The austere stone framing around the windows of this 1855 building designed for merchant Alexander Urquhart are typical of a Montréal architectural style using local greystone. In New York, this kind of façade would have been made of wrought iron. Here, wrought-iron columns were employed to allow light to penetrate indoors. But stone remained the preferred material for façades, with builders becoming more skilled in its use until they reached the pure and delicate lines we see here, leading the way to modern 20th-century trends.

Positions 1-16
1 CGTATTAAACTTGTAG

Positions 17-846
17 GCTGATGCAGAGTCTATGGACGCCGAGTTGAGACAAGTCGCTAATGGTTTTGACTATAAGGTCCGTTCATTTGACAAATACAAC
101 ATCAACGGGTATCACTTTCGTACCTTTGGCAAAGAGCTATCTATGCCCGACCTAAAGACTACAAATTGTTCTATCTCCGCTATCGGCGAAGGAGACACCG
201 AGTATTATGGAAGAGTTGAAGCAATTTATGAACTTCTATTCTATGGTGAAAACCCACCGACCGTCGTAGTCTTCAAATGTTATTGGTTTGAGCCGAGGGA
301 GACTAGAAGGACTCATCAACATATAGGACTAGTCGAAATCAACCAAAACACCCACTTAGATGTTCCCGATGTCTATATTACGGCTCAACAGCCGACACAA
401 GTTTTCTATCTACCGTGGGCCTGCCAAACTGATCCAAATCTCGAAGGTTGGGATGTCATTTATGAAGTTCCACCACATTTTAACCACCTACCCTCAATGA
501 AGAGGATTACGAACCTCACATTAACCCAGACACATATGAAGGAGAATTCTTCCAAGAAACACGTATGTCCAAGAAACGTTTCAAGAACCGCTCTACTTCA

The unbridled ornamentation of the Caverhill building, built ten years after the Urquhart building, marked a new high in Victorian exuberance. This wholesale hardware store was obviously prepared to go to great lengths to impress its customers!
Such architectural details (although usually more discreet) abound in the district and almost overshadow the technical innovations of the time (wider windows, flat roofs, etc.) and the fact that buildings now took up all the available space on their lots.